Pokemon GO Is The Most Popular Mobile Game in US History
Pokemon GO, the game about trapping wild animals in small magic spheres, only launched a little more than a week ago. But the game has already become the most popular mobile game in US history by daily active users, hitting twenty one million so far, surpassing Candy Crush Saga's previous twenty million record. The game is already more popular than Twitter on Android and is set to eclipse Snapchat and Google Maps in just a few more days.
Things haven't entirely been great though. Rumors of Niantic spying on your Google account turned out to be mostly false, caused in part by badly-named Google permissions—but they promise to fix it anyways. The Holocaust museum, a place that you're pretty clearly not supposed to play around in, has issued a statement that people need to stop playing Pokemon GO while in their museum. Niantic does have a method for delisting sites, but the Holocaust museum would have to initiate the process themselves.
Valve and Twitch Cracking Down on Gambling Sites
If you've ever played Counter Strike: Global Offensive, you've probably seen someone advertising a gambling site for some reason or another. Valve are apparently just as annoyed by that as you are: they've announced that they're cracking down on gambling sites that allow people to gamble using in-game goods. This comes on the tail of recent news that some YouTube stars who owned gambling sites were staging videos where they won big to attract people to their sites. Valve has announced that they're going to start sending notices to sites to attempt to get them to cease operations, and that they will "further pursue the matter as necessary." I don't know what that means, but it sounds serious!
Twitch has also announced that broadcasters are not allowed to use gambling sites on-air, using the kind-of cop-out excuse that "Valve doesn't allow it, and we don't allow people to break the terms of service of third-parties on air." Way to not take a stand, guys!
Just Cause 2 Multiplayer's Lead Developer Joins Just Cause 3 Team
Remember that Just Cause 2 multiplayer mod that people were really hyped about a few years ago? Well, they were working on a Just Cause 3 multiplayer mod, but they announced this week that it's been cancelled. But wait! There's good news! The reason it's been cancelled is because the lead developer, Cameron Foote, has joined the Avalanche Studios team (the people who develop Just Cause 3), to "bring many of the things you know and love from JC2-MP into future Avalanche experiences, while reaching heights that a mere mod couldn't facilitate." Hopefully this means that we'll be getting a multiplayer mod that can actually figure out when you're shooting someone.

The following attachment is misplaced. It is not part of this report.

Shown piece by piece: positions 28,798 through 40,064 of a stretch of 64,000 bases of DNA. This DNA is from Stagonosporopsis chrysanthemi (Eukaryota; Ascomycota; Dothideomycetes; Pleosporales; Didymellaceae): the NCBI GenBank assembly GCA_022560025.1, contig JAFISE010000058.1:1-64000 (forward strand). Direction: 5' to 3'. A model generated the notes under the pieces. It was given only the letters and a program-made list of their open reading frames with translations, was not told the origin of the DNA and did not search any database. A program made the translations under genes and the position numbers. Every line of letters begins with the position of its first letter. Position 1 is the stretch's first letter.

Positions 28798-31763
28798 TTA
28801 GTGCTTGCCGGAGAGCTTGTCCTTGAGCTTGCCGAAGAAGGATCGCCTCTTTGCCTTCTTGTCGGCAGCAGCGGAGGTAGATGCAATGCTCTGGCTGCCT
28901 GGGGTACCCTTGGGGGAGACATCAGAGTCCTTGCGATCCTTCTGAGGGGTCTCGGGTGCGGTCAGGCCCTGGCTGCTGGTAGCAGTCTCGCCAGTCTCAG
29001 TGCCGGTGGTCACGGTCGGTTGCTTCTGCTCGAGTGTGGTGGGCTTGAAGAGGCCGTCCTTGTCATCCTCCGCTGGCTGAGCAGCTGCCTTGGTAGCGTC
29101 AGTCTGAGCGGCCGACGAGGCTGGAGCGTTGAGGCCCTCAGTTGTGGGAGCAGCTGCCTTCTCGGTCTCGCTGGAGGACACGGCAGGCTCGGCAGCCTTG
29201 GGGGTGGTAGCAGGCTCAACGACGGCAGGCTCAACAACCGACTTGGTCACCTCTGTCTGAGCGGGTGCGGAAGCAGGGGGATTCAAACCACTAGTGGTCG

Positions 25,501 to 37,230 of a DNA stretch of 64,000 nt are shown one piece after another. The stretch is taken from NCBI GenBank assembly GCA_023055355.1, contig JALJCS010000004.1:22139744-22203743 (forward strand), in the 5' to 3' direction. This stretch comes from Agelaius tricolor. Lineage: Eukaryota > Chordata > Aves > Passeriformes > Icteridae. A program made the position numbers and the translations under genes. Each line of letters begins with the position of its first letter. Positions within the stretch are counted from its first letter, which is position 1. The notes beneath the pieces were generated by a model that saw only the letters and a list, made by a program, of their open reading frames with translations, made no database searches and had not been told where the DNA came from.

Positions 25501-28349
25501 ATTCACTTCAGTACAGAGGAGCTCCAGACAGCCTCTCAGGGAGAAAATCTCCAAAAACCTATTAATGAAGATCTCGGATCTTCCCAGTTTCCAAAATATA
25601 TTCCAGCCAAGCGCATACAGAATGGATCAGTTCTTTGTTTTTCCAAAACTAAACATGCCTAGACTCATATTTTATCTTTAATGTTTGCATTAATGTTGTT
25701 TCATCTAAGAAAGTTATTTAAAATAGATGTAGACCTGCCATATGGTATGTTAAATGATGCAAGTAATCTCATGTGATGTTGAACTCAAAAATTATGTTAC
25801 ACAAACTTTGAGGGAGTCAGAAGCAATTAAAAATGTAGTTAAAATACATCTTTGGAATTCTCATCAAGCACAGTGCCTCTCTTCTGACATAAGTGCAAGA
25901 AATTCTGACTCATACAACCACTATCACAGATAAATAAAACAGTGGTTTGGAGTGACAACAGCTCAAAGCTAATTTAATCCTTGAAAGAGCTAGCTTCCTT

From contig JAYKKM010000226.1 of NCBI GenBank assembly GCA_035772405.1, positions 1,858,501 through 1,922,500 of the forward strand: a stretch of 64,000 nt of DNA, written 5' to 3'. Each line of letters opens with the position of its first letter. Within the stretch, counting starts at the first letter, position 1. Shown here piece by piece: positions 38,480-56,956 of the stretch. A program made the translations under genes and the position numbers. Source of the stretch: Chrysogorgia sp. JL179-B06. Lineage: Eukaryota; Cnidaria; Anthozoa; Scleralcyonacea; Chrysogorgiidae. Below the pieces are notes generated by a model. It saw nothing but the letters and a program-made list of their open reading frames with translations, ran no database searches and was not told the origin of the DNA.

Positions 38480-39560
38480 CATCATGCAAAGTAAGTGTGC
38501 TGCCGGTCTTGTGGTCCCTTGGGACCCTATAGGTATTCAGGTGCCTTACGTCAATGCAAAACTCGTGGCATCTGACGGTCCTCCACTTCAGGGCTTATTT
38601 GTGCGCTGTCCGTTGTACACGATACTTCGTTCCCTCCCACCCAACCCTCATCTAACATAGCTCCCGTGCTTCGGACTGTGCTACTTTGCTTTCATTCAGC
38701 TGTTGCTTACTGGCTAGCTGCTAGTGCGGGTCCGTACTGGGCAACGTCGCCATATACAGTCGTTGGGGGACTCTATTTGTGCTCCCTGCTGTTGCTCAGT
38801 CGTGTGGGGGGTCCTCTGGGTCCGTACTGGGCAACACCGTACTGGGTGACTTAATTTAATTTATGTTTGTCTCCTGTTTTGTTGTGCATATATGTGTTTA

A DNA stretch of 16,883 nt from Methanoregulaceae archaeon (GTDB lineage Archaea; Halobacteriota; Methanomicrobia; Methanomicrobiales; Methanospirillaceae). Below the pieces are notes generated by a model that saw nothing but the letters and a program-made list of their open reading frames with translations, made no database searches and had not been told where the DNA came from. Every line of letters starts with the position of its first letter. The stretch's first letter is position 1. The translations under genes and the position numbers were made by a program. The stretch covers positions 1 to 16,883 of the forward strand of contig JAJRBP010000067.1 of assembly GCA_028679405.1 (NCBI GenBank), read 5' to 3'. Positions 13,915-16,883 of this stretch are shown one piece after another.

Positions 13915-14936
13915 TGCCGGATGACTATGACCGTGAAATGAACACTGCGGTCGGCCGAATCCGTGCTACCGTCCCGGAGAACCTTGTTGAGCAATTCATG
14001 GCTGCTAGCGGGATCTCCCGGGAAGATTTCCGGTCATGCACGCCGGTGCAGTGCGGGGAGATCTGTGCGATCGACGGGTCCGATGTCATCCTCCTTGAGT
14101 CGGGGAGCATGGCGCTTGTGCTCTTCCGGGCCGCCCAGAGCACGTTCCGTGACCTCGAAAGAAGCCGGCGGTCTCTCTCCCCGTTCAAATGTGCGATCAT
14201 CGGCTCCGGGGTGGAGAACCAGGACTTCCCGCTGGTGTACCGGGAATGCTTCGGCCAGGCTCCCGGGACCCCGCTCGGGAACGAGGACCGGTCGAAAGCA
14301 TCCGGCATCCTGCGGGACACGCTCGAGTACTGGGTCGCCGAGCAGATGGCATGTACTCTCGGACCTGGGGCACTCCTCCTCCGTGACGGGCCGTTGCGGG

Nintendo Launching Mini NES Console With Thirty Games
You know those plug-and-play chinese knockoff consoles you can buy that say they're "1000 games in one!" and just include a bunch of pirated NES games? Nintendo's decided to get in on the action, announcing the Nintendo Classic Mini: Nintendo Entertainment System, a miniture replica of the original that plays real NES games. So, with 713 games released for the original NES—77 of those by Nintendo—how many of them did Nintendo manage to include? Thirty! That's right, for $60—more than the cost of a Raspberry Pi and a USB NES controller, which can emulate every NES game ever made, plus a billion other consoles—you can get yourself thirty whole NES games. In a box! Wow, the future is so much better!
And unlike that Raspberry Pi, the mini NES won't be able to download more games from the internet.
Breeding Season, the Highest Earning Game on Patreon, Cancelled
Oh geez. How do I write about this?
Breeding Season, a farming / sex game where you breed people and animes and things together, was the highest earning game on Patreon, earning around $42k a month. But the game was cancelled this week. Why? Because they hired a shitty fucking lawyer, that's why.
The terms of their contract with their artist meant that:
- The artist could walk away from the project at any time with no warning.
- The artist retained all rights to the game's art.
- The artist could take half of the studio's savings.
- The artist could force the developers to remove his work from the game.
- The artist could waste a month ($9,000 worth of time) on developing his own project.
- The developers have no legal recourse for any of this.
God damn. I don't even know what to say.
Star Citizen Gives Player a Refund Only After Player Contacts the Government
You might be surprised to hear that Star Citizen, the game we already knew was a scam, is still in development and is still making money. But one player got fed-up that the game was stagnant, and that the game's developers changed the Terms of Service so that players could only receive a refund if development of Star Citizen had ceased (the old TOS allowed players to receive a refund if the game or pledge items hadn't been delivered after eighteen months). Eventually, they were able to get a refund—but only after involving the Federal Trade Commission, the LA Department of Consumer and Business Affairs, and the Internet Crime Complaint Center. The player reports that they were contacted by a Los Angeles County Investigator where he described the situation and why he believes the game is a scam. Less than a day later, he received his money back. What a coincidence!
Jagex Actually Bought by Chinese Mining Company
Back in March, we reported that the Runescape developer Jagex was about to be bought by a Chinese mining company. Well, they've finally ironed out all the details, and Jagex has actually been bought by them. Well, technically, they've been bought by a Chinese-owned holding company that includes Jagex and will include other games companies. Good to know I didn't lie to you all!